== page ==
Back in the early 2000s when Lil’ John was busy exploiting himself for every possible penny, and MTV was on its way to becoming the most egregiously shitty media outlet in recent history, there was something independent and pure coming out of the Twin Cities.  With the title track off of this 2002 indie-rap staple, Slug spits the self-depricating truth that very few can with such success.  In a time where excess and flash was the name of the game, Slug and the rest of the Rhymesayers label were slapping on their dirty gloves to carve out there own path.  With it’s simple beat and razor-sharp lyrics, “God Loves Ugly” is hard to compete with.

“Hold Your Head High”

Heartless Bastards

The Mountain (2009)

We would certainly not argue with the decision by The Black Keys to leave Fat Possum Records for a more diverse, marketable record label.  However, we have a massive amount of respect for the Fat Possum sound, and the Heartless Bastards are a very big reason why.  From their 2009 breakout album The Mountain, “Hold Your Head High” finds a way to blend  depressing lyrics with an upbeat and empowering tone which Erika Wennerstrom’s voice perfectly accentuates.

Eclectic Vibes          Dec. 11, 2013

Sometimes you just are in the mood to vibe to your own beat.

Put on your dirty gloves and dig into these jams:

Kids These Days

“Doo Wah”

Traphouse Rock (2012)

With “Doo Wah”, as with many of the other tracks off of their debut (and only major) album, MC Vic Mensa and the Kids from Chi-Town find a way to beautifully blend harmonizing vocals, horn and rhythm driven rock, and emcee skills that would make any logical midwest hip-hop junkie erase Chief Keef from their lexicon.  Despite disbanding less than a year after the album dropped, it’s impact on the Kids’ careers is evident, as they all have branched away into separate successful musical  pursuits.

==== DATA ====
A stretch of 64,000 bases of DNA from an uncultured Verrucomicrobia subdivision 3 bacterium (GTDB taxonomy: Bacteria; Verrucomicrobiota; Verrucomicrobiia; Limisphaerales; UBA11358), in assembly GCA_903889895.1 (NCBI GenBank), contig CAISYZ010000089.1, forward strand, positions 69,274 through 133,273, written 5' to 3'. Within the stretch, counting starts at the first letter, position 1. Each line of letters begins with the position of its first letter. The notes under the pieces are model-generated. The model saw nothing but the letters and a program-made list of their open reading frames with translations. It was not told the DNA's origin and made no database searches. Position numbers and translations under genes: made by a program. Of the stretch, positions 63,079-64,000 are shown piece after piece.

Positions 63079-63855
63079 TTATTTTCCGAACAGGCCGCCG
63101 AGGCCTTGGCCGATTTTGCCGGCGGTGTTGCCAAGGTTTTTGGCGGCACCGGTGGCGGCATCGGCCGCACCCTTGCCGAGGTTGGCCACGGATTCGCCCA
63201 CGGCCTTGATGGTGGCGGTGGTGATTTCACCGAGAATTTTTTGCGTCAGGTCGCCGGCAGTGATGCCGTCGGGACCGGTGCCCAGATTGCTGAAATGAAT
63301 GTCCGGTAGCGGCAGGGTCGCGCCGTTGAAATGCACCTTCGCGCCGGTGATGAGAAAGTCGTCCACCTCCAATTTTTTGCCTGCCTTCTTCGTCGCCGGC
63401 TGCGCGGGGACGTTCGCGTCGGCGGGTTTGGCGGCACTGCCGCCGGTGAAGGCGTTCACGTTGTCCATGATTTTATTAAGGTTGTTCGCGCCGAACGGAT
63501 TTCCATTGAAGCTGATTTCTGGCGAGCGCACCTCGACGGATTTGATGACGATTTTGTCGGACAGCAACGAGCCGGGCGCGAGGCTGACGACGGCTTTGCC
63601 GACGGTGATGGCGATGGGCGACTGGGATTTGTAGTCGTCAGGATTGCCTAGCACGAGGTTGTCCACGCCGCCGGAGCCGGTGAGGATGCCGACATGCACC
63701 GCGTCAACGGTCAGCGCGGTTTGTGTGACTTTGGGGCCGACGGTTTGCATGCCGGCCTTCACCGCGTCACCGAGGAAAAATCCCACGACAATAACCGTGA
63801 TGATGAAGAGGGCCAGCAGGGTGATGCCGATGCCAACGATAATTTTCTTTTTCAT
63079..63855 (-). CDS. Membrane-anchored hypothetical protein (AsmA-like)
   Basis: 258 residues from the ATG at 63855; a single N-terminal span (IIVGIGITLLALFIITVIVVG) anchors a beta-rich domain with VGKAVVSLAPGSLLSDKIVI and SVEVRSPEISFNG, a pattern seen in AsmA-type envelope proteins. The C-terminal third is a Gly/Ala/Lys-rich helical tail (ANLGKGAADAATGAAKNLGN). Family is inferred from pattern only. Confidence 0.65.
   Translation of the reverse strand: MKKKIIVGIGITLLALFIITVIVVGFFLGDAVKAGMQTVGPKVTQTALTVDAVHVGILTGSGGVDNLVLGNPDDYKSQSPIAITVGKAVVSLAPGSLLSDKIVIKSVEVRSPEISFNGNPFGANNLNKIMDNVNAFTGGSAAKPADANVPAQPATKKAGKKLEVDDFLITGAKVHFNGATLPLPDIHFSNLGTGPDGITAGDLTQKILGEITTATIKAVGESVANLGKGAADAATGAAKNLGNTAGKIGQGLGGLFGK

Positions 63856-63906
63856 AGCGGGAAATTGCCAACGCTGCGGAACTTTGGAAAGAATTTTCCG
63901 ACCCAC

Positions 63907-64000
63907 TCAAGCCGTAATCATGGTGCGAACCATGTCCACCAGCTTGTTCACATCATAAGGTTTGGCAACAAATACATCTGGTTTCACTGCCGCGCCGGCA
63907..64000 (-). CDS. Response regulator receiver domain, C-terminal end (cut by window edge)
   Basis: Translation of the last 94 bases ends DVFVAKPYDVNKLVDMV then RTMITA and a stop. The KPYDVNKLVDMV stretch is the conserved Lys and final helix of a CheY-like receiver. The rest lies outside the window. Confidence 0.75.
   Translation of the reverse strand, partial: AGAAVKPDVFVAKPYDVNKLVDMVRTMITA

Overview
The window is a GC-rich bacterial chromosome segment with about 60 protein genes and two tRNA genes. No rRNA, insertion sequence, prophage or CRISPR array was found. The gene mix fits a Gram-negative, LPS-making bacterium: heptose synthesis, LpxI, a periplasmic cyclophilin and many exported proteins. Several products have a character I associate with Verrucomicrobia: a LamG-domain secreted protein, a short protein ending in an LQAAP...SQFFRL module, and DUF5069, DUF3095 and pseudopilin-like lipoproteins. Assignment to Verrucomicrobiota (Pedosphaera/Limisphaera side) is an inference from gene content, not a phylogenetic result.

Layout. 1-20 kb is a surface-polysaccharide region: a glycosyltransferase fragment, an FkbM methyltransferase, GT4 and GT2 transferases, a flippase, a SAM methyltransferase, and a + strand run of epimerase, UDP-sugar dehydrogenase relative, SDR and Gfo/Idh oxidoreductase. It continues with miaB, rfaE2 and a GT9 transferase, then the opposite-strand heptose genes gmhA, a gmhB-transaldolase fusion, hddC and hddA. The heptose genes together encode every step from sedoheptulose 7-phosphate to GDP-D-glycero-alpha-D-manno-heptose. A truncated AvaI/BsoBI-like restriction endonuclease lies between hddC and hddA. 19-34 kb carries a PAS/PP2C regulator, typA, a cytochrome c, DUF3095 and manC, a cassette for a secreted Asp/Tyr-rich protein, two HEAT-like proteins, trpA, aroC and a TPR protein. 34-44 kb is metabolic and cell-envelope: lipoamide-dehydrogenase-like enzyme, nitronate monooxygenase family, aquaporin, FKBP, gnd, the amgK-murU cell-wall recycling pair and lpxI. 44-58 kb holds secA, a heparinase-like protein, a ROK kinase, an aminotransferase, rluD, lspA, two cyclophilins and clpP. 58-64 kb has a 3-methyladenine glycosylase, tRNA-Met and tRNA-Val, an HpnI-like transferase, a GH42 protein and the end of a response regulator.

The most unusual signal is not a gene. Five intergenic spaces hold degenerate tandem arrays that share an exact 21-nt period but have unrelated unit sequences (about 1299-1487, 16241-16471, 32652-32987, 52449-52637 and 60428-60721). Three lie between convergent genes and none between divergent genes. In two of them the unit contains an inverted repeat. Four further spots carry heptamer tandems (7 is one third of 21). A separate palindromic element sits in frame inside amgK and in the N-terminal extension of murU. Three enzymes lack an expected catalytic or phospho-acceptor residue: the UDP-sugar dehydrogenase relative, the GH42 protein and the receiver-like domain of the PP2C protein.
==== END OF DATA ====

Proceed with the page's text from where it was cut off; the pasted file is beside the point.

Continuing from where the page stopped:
Although hints of The Pixies might make you think initially of Tyler Durden, I assure you that this is a track that holds true to the bands originality and diversity.  Hopefully at some point they will all get back together.


“Mystery Mountain”

Journey (1975)

Most people know the “Don’t Stop Believing” band for their frontman Steve Perry.

Fuck Steve Perry.

Before Steve Perry, before 80’s glam rock songs were turned into mullet-whippin’ anthems in various tiki-bars across the Mid-Atlantic, and before Ronald Reagan sucked the last drop of marrow remaining from the bones of artistic possibility with his War on Drugs, there was a Perry-less Journey.

And that Journey rocked.  Neal Schon and Gregg Rolie were the captains of a psychedelic jazz space ship that was lost in 1977.

From their self-titled debut album (check out that album cover!),

The Dirty Glove is proud to present:

First Vibes          12/11/2013



Lochloosa (2004)

Though never achieving elite mainstream status, JJ Grey and the guys from MOFRO have been a driving force in the independent music scene coming out of the south since the 90’s.  And they are the type of down, dirty, and real soul the Glove is all about.

“Lochloosa” leaves us at the Glove thinking a little harder about home, and what it means to love your land, wherever you may be.

Clear Soul Forces

“Get No Better”

Detroit Revolutions (2012)

Revolution indeed.  Big Sean might be the name out of Motown most novice hip-hop heads are familiar with, but Clear Soul Forces bring a nostalgic sound reminiscent of the days of Grant Hill Sprite commercials.  “Get No Better” brings a vibrant, jazz-infused sound that you can’t help but bob your head to.  With Detroit Revolutions being their first major album to date, expect more things to come from the Clear Soul force.


“Come in Out of The Rain”

Osmium (1970)

Say what you will about George Clinton, but the man is arguably one of the most innovative, daring, and truly talented musicians and songwriters of our time.  In 1970, after leaving the Motown scene with his band The Parliaments, Clinton went on to form and lead the two bands that would eventually become Parliament-Funkadelic.  While his group, Funkadelic, entered the scene in 1970 with their self-titled album that stayed true to their new psychedelic tones, his other band, Parliament, was planning on playing to a totally different tune.  The track “Come in Out of the Rain,” off of their debut album Osmium, captures the essence of the culture at the time.  Keeping in mind that many overlook this album entirely, consider this track an introduction to what is a truly eclectic and noteworthy album.